So really, what is the difference between the US protesters who caused so little damage but so many headlines and the murderer of Jo Cox MP? Of Donald Trump claiming that there was fraud and irregularities in the US presidential election count and Gina Millers’  legal actions to try to prevent the UK government from carrying out the will of the people? Or of the UK Supreme Court ruling that the UK government had acted unlawfully in trying to do just that and Donald Trump, on his 2016 presidential campaign, threatening to ‘lock her up’, her being Hilary Clinton.

Apart from the effects of these actions, they are all I believe on the same spectrum. Each at different points, granted, but on there nonetheless, part of the growing refusal to accept that others have beliefs, that while different from ones own, are as equally valid and deserving of defence. That’s what democracy is about fundamentally, because, as Voltaire wrote, “I may not agree with your opinion, but I’ll defend to the death your right to have it’.

Anyway, enough of that, and onto this, something I heard on an Radio One’s ‘Essential Mix’ late last year, only to find out it had been recorded in 1979!  It sounds a bit like Goldfrapp, well it does to me

Oh, that roast beef dinner I had last night? My stomach wants you to know it was fantastic.

Lockdown 2021: Day 3

Well today started badly enough, the afternoon was even worse, and lets just all join together in prayer to our Lord to ask him to make tonight a bit better.

I’m joking of course, not about the day mind, but about praying to make things better. Nosferatu is taking care of that, by the clever use of a roast beef dinner.

I wrote yesterday that thanks to you tube, accessing music has never been simpler. And to underline that point, here is the rave classic ‘Bombscare’ by 2 Bad Mice.Thanks the way you tube compresses music – me neither, and had I’ve people try to bore me to their death with it – the muffled sound for the last minute or so is actually the sort of bass that was magnificently devastating in clubs!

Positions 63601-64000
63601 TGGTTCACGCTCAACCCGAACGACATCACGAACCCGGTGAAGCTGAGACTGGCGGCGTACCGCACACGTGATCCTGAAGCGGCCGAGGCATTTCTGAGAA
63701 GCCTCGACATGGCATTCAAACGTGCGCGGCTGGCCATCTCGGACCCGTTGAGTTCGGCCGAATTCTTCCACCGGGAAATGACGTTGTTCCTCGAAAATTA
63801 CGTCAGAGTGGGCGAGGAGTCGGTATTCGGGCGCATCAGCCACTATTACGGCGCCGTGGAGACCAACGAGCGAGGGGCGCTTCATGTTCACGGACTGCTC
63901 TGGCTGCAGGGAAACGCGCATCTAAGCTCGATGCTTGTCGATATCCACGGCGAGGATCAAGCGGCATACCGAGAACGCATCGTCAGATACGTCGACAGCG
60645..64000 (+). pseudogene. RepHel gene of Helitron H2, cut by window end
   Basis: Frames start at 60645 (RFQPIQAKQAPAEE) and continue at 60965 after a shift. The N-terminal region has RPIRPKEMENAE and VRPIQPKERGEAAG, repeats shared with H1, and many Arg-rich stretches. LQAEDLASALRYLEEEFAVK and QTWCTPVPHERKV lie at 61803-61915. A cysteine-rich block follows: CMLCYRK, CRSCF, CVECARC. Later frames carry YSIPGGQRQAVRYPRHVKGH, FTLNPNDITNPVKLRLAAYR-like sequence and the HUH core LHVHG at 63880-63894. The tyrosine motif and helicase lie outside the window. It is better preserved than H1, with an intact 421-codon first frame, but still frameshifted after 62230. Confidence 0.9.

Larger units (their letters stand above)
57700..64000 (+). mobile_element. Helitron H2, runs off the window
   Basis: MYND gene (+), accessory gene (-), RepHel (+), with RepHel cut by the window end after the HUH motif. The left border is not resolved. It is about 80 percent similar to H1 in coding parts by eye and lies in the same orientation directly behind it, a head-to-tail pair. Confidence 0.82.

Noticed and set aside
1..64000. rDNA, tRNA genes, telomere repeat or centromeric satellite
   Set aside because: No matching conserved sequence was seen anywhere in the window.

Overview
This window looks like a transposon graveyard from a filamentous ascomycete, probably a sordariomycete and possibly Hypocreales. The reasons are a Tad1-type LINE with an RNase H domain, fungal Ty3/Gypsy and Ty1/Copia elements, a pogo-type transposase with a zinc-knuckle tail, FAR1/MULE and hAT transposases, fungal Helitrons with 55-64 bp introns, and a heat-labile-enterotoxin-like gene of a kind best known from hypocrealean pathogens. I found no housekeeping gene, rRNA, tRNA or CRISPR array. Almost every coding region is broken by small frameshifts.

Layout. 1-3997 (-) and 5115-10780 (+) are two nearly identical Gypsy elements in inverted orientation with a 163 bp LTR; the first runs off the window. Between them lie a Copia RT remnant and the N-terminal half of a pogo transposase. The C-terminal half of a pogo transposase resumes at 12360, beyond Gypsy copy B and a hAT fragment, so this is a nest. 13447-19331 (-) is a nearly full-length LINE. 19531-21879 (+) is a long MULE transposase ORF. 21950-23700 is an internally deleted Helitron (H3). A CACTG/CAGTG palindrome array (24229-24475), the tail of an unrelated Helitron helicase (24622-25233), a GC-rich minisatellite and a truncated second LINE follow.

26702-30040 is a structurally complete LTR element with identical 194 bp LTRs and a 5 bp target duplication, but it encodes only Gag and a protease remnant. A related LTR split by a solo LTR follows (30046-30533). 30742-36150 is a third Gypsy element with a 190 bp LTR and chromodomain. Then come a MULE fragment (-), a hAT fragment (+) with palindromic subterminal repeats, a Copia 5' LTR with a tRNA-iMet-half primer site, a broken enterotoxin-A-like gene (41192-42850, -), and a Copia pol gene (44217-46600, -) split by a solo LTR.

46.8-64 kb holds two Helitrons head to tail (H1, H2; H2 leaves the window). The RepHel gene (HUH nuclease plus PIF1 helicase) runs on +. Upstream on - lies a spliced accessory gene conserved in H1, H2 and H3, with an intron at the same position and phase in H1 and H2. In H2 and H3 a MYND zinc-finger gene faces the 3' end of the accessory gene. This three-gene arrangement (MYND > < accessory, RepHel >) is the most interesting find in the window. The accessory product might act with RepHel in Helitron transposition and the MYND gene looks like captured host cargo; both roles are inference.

Lockdown 2021: Day 2

I had another bad night last night. Not as bad as the night before, mind you. I remember having a waz and checking my ‘phone at 03.47 and then being awake for what could’ve been a couple of hours, before being woken at 08.09 by a text. That I could’ve done without. That and being drenched in sweat at shitting cock o’clock.

I know I’m anxious; the problem is that I don’t know what exactly it is that I’m anxious about. It’s like an all-pervading general anxiousness, except that it runs according to its own clock; it’s never the same level of anxiousness at 4pm as it is at 4am. But it’s always with me, sometimes more present than at others, and the truly bizarre thing is, I get anxious when I’m not aware of my anxiousness.  

Anxiety is something I’m well used to since waking up from the coma years ago now. I wrote yesterday about the growing sense of disassociation from the lives’ that we lived. Well, I know how that feels, the sense that what was no longer is, that things one assumed would always be, because it never dawned on one it could be otherwise, were now been. 

If the past is indeed another country, then my past is the Roman Empire. No delusions of grandeur then.

One of the great things about the internet, aside from the freely available porn that is, is the sheer amount of music that has been uploaded onto you tube. It really is a lifesaver. For example, as I type this, I’m listening to ‘Essential Classics’ via the BBC Sounds app, and thanks to you tube, I can share this piece of exuberance with you.

Lockdown 2021: Day 1

So here we are again.

Well kind of.

Kind of in the sense that we’ve endured a national lockdown before. We know what to expect. The novelty, if one can call it that, the unknown curtailments on all aspects of daily life and the growing sense of disassociation from the lives’ that we lived; the notion that if the past is indeed another country, then quite possibly our old lives’ might suffer the same fate as Mesopatma.

Kind of not, in the sense I’m no longer in sunny Camberwell, but am in beardy Stoke Newington. When the last lockdown was announced, I could’ve stayed here, as I was here on the Friday just before it was announced. We all knew it was coming, so I asked Nosferatu to drive me back, partly because of the space, partly because of the garden. But mainly because that was where LMS was, and for reasons to do with my mental health I knew I’d need the sort of single-minded dedication to fun, general messing about and just being herness that sometimes drove her parents mad, but which I found refreshing.

An example – one of may – leaps to mind. One morning during the last lockdown, Joe and Marge came into the kitchen to discuss the latest death rates from COVID to wash down their cups of tea with. LMS and I, were by contrast, engaged in the more important business of classifying farts. What, for example, did a weasel fart sound like, and when did it become a trumpet fart?

I knew that I was going to miss her terribly, but this new lockdown has just made a frankly appalling state of affairs a mountain sized portion of broccoli ice cream worse.